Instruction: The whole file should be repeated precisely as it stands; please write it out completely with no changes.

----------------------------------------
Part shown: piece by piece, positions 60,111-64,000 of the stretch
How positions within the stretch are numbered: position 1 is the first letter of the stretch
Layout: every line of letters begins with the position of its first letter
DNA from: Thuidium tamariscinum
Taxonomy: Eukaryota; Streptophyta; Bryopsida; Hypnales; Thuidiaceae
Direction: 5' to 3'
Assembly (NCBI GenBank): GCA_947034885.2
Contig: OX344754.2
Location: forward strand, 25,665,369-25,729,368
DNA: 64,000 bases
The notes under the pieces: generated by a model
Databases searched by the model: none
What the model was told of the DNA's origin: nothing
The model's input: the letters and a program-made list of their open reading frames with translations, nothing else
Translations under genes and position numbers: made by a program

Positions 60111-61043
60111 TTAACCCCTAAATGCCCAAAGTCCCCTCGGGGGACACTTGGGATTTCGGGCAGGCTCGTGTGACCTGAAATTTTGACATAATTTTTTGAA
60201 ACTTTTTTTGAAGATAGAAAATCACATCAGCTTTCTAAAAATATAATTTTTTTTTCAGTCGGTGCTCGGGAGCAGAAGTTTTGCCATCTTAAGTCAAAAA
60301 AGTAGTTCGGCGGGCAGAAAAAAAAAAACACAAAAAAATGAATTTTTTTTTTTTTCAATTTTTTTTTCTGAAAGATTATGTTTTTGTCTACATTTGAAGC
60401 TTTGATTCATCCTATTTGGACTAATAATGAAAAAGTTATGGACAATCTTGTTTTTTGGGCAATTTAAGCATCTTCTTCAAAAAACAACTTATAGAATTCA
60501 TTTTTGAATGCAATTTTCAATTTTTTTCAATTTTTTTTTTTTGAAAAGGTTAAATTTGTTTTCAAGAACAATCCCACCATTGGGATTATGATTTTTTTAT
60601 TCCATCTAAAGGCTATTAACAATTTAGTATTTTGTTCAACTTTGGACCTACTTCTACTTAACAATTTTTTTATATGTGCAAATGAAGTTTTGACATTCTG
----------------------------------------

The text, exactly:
Part shown: piece by piece, positions 60,111-64,000 of the stretch
How positions within the stretch are numbered: position 1 is the first letter of the stretch
Layout: every line of letters begins with the position of its first letter
DNA from: Thuidium tamariscinum
Taxonomy: Eukaryota; Streptophyta; Bryopsida; Hypnales; Thuidiaceae
Direction: 5' to 3'
Assembly (NCBI GenBank): GCA_947034885.2
Contig: OX344754.2
Location: forward strand, 25,665,369-25,729,368
DNA: 64,000 bases
The notes under the pieces: generated by a model
Databases searched by the model: none
What the model was told of the DNA's origin: nothing
The model's input: the letters and a program-made list of their open reading frames with translations, nothing else
Translations under genes and position numbers: made by a program

Positions 60111-61043
60111 TTAACCCCTAAATGCCCAAAGTCCCCTCGGGGGACACTTGGGATTTCGGGCAGGCTCGTGTGACCTGAAATTTTGACATAATTTTTTGAA
60201 ACTTTTTTTGAAGATAGAAAATCACATCAGCTTTCTAAAAATATAATTTTTTTTTCAGTCGGTGCTCGGGAGCAGAAGTTTTGCCATCTTAAGTCAAAAA
60301 AGTAGTTCGGCGGGCAGAAAAAAAAAAACACAAAAAAATGAATTTTTTTTTTTTTCAATTTTTTTTTCTGAAAGATTATGTTTTTGTCTACATTTGAAGC
60401 TTTGATTCATCCTATTTGGACTAATAATGAAAAAGTTATGGACAATCTTGTTTTTTGGGCAATTTAAGCATCTTCTTCAAAAAACAACTTATAGAATTCA
60501 TTTTTGAATGCAATTTTCAATTTTTTTCAATTTTTTTTTTTTGAAAAGGTTAAATTTGTTTTCAAGAACAATCCCACCATTGGGATTATGATTTTTTTAT
60601 TCCATCTAAAGGCTATTAACAATTTAGTATTTTGTTCAACTTTGGACCTACTTCTACTTAACAATTTTTTTATATGTGCAAATGAAGTTTTGACATTCTG